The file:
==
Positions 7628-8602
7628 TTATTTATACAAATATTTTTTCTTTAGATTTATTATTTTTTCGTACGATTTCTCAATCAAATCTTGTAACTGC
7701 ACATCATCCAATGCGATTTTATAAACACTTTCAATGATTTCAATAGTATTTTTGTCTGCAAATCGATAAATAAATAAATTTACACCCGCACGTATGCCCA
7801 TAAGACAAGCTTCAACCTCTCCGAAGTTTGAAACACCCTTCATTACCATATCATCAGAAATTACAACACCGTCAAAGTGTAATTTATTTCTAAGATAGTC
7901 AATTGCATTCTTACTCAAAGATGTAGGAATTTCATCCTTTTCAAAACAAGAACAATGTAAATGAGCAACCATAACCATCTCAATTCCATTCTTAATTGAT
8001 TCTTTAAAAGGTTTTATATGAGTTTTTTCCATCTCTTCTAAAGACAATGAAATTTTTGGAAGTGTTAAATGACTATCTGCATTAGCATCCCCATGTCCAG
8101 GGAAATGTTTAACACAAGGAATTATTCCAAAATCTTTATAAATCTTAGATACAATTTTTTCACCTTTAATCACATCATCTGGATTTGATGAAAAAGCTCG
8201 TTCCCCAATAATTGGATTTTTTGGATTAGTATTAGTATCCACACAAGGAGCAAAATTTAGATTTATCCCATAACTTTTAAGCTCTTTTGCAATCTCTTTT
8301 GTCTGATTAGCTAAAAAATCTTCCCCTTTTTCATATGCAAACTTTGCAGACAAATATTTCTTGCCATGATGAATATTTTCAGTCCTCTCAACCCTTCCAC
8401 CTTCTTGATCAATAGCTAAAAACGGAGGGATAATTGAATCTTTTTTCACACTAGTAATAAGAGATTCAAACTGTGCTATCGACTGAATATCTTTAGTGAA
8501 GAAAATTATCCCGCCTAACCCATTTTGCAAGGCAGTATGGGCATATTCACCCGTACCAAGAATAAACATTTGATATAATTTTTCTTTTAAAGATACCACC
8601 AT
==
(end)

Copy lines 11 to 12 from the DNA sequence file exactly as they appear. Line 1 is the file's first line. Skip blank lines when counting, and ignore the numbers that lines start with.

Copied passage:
8501 GAAAATTATCCCGCCTAACCCATTTTGCAAGGCAGTATGGGCATATTCACCCGTACCAAGAATAAACATTTGATATAATTTTTCTTTTAAAGATACCACC
8601 AT